Remove the lid, and blend the apple mixture with an immersion blender till smooth. Alternatively you can purée it in a blender and then return it to the pot. You can blend till just broken down, or till velvety smooth. It is up to you.
Cook slightly uncovered in the crockpot for an additional 1-2 hours. I cook mine on the stove top at medium low for an additional 1/2 hour or so, until it is very thick, pulling away from the walls of the pot. Stir regular to avoid it burning on the bottom of the pan. It should be completely spreadable, spoon standing up in it, not runny! Be careful as it bubbles- the 'plops' can hurt if they hit you- hot!!
Store in sterilized jar(s) in fridge for up to 2 weeks. Or freeze in appropriate containers
This makes 2 cups or so, depending on the apples and how reduced you like it. This is one of these recipes that will vary with the type of apple you are using. Bottom line, if using as a spread, cook down till you have achieved the consistency you like. I like mine thick. If I am using for Apple Butter Custard pie, I want it at least the consistency of pumpkin puree or a tad thicker.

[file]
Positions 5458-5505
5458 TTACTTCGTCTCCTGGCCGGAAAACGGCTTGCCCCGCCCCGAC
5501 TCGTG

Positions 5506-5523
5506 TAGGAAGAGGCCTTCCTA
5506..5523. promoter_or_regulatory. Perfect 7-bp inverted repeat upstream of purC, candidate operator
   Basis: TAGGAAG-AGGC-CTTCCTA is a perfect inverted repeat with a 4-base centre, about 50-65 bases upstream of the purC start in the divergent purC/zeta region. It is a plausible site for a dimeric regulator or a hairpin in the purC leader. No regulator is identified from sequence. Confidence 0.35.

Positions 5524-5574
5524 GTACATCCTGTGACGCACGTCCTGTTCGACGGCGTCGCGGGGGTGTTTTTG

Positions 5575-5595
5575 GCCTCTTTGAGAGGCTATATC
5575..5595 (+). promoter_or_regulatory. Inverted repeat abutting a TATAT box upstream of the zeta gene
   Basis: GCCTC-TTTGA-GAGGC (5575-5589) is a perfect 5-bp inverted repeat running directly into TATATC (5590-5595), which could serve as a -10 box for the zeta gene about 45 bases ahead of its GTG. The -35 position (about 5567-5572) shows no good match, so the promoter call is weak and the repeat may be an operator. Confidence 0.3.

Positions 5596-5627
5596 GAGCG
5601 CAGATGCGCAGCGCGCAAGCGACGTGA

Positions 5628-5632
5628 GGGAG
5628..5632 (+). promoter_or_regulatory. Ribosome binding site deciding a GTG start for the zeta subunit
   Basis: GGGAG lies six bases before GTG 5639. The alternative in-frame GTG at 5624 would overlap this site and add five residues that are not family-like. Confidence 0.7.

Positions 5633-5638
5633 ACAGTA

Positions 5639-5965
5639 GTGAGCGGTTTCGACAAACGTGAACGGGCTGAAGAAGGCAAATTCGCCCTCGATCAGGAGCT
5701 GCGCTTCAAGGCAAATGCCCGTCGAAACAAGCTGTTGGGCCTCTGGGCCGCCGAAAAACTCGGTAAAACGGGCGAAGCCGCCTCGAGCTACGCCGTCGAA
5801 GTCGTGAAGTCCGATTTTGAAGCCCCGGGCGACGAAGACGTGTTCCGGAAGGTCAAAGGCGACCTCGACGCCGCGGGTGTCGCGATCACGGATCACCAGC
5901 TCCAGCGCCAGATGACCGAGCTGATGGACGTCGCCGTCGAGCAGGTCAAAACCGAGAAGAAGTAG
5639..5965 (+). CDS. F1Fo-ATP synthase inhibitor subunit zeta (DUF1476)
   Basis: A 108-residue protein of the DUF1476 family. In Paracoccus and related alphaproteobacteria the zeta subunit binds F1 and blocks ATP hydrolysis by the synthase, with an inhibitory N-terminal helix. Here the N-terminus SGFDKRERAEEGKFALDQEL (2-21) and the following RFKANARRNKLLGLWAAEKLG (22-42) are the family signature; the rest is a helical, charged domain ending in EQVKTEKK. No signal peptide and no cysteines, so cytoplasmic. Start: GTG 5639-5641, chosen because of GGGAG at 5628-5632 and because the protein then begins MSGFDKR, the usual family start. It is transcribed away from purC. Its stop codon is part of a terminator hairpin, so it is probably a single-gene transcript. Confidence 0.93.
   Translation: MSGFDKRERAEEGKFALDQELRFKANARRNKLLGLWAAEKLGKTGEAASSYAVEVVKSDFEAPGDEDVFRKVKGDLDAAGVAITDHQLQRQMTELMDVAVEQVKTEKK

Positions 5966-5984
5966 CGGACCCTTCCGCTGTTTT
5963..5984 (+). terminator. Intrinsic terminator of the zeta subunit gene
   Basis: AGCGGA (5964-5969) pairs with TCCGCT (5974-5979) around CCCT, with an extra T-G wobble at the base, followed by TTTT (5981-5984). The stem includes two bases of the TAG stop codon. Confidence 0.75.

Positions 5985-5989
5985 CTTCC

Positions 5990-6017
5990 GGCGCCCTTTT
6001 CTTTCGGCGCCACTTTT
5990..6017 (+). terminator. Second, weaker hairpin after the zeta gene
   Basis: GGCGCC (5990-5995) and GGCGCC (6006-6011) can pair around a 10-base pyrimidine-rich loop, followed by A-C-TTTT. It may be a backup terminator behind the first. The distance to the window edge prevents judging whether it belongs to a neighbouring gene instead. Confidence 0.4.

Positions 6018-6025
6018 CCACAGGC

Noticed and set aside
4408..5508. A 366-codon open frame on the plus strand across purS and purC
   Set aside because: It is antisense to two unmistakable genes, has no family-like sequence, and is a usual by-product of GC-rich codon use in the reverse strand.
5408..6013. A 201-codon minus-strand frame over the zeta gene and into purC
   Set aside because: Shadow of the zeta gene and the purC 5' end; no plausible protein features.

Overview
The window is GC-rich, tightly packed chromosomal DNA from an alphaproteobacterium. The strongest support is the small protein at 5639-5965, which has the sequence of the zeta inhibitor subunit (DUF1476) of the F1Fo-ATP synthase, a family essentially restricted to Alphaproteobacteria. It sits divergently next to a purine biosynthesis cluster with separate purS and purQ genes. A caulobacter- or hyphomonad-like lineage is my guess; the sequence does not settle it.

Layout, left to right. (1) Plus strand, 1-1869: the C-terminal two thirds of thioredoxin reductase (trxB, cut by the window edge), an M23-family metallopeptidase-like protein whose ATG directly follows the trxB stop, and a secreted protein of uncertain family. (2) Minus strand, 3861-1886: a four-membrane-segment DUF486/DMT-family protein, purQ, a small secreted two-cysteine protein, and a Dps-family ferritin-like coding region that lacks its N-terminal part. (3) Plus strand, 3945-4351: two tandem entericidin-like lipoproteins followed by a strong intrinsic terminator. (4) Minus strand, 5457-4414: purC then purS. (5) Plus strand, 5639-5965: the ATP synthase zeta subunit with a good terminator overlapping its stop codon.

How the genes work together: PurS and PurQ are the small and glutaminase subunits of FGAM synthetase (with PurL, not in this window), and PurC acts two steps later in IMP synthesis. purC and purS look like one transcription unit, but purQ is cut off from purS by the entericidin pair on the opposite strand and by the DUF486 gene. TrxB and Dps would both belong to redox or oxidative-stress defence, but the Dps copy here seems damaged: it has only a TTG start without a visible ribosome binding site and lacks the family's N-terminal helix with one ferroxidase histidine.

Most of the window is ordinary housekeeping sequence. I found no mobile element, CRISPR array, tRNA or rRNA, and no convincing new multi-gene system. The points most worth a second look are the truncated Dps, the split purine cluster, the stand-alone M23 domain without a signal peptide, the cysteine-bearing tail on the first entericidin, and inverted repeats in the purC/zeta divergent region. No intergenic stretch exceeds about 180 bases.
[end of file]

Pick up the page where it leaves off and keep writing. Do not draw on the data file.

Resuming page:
Spices are to your liking. They will concentrate as they cook down. You may want to taste before you blend up. Adjust at this point.
Feel free to replace half of the apples with pears. If using pears, reduce the sugars to 1/3 cup each. The pears have more of a sweetness, so the additional sugar won't be needed.
Adapted from Whipperberry Apple Butter